C64 Review of Frak! from Issue 1

ZzapTest Logo by Biggest Jim


This was originally a British game for a British computer (the BBC), but has now been assigned to a company dealing in American games, for distribution in the UK on an American machine! If you can puzzle that one out, you shouldn't have too many problems with the game itself. Quite simply, a platform game, but with a humourous cartoon feel to it.

Armed only with his trusty yo-yo, Trogg the caveman must be guided around 96 levels of awkward, scrolling platform action. Every time he dies, a speech bubble containing the expletive FRAK! is displayed.

Each level in Frak! is fairly large larger than one screen in fact, so it's for this reason the picture has to scroll. The screens are composed of groups of platforms and 'ladders' that only differ on arrangement and graphics on advancing a level. For example, the first screen has actual ladders, these then change to ropes on the second screen, and chains on the third.

In order to complete a level, Trogg must collect all the keys lying around within a given time limit. Once the limit expires it becomes dark, and the yo-yo becomes ineffective. To put some more light on the subject, and to gain extra time and points, there is a lightbulb that can be picked up. Other bonus points can be acquired from the jewels scattered about. These aren't necessary for completing the level, though.

On each level there is a different group of nasties to impede your progress. Scrubblies, Hooters, Poglets, Bunyips, Ice Warriors and Trogg Clones must face the wrath of the yo-yo. There are also balloons that rise from below and daggers raining from the heavens to be avoided or disposed of.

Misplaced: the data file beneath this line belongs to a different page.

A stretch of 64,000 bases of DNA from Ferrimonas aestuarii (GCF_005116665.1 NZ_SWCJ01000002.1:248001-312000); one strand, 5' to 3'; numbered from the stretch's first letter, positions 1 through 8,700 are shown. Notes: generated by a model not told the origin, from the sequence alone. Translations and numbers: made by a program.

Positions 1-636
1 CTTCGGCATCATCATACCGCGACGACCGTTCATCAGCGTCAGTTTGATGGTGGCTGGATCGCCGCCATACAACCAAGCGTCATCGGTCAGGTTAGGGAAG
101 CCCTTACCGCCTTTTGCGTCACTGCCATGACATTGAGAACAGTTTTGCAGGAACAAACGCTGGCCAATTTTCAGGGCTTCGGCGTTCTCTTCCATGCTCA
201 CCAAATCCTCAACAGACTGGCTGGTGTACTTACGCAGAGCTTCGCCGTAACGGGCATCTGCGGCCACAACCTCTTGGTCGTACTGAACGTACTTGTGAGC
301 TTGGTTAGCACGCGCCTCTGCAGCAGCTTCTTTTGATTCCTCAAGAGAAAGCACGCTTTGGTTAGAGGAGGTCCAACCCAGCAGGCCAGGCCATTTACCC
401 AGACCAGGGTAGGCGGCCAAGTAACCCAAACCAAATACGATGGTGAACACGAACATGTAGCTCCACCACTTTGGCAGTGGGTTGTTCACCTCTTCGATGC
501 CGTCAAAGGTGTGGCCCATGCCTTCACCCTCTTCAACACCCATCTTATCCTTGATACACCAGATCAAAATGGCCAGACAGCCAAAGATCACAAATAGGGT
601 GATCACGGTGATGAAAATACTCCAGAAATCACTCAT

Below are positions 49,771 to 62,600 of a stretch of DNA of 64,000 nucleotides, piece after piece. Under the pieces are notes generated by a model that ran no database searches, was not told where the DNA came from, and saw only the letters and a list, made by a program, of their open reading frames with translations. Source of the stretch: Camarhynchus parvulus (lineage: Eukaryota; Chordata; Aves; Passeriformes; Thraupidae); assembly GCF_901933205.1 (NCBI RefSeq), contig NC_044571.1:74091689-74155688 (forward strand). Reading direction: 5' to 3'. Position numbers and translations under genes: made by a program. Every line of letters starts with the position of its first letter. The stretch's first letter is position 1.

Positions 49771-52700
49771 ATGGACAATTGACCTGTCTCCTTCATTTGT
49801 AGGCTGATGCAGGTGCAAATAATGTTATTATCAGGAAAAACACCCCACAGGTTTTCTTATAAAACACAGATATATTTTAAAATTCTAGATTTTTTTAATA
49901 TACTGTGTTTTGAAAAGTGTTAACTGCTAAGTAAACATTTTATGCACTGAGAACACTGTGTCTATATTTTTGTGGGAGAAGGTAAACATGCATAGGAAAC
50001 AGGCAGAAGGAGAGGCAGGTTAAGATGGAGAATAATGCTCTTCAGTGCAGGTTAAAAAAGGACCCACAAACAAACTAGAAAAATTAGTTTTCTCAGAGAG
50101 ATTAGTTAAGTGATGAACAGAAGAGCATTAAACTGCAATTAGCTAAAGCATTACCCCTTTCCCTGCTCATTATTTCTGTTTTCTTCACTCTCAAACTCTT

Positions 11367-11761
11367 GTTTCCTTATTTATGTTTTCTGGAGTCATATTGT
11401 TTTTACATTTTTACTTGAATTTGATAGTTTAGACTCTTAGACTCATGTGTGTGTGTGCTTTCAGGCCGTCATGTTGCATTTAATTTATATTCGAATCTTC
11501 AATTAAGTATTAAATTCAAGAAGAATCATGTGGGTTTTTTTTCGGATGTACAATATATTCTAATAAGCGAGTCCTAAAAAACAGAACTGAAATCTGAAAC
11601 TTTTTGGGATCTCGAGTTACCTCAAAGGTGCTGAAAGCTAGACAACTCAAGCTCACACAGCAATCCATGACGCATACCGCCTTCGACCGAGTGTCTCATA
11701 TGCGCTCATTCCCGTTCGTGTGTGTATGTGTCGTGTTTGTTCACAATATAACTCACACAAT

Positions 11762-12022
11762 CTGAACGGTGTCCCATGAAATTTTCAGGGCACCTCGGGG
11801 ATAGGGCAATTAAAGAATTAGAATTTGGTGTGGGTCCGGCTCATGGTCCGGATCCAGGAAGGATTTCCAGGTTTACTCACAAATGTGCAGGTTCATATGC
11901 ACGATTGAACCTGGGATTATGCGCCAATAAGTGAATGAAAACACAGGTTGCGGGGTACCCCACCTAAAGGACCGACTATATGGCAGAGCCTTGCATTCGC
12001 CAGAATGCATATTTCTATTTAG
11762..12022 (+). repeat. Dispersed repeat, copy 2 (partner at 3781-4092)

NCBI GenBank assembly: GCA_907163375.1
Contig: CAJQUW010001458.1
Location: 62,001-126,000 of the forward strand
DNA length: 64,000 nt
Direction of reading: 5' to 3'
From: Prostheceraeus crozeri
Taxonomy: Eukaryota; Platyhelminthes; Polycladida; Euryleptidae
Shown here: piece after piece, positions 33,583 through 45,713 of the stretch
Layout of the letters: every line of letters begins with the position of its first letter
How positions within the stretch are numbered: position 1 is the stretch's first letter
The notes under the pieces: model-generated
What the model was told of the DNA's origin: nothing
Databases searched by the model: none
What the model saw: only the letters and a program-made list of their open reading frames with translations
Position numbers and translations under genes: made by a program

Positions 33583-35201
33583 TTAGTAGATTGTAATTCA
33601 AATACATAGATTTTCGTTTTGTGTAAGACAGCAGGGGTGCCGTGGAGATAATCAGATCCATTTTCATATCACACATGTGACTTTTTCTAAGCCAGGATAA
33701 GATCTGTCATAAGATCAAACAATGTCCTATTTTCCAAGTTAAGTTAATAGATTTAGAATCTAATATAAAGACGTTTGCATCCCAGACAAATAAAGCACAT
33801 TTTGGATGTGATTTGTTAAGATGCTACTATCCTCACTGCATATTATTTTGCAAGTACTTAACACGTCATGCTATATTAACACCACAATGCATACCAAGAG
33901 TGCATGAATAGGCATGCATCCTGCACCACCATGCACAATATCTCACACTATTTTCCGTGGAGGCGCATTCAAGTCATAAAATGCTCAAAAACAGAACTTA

The yo-yo is activated by pointing Trogg in the right direction and pressing the fire button. The longer the button is held down, the further the yo-yo goes, until it reaches a maximum of a screen width before returning.

You are given three lives to get as far as possible, and if you attain a good enough score, you enter your name in a high score table. The highest score achieved is given an unusual high score verification code, in the form of a short scrolling message at the bottom left of the screen. 'Hairy gonks hit crazy beetles slowly' No, I'm drunk, that's an example of a high score code.

Trogg is a graphic delight. Standing a quarter of the height of the screen, he certainly looks impressive. His animation is nothing special, but his definition is a large, unexpanded group of multicolour sprites that are very well implemented.

Nasties, such as the Hooter, are also superbly defined, and although inanimate, they have a distinct character about them.

Sound effects are few and far between. A couple of scratchy noises as Trogg walks, a ting when he gets an object, and what sounds like him breaking wind when he extends his yo-yo. An annoying music track is provided for the masochists among you, but at least it can be turned off phew!

Options exist for up to nine players to compete against each other at once, and a demo mode comes as selectable rather than imposed upon. GP.


There are only six truly different levels in Frak! that is, levels with different platform layouts (only three on the BBC version). However, you go through these in 16 different ways, giving the total of 96 levels as claimed on the cassette cover. Indeed, Statesoft tell us that in fact there are 256 different levels, but '96 was enough to put on the package'.

The later levels introduce shorter time limits and monsters which are NOT permanently dislodged by the yo-yo. Other strange things happen. For example, the third time round the six levels all the platforms play upside down unless you're prepared to stand a mirror next to the TV screen and play from that, it takes considerable readjustment.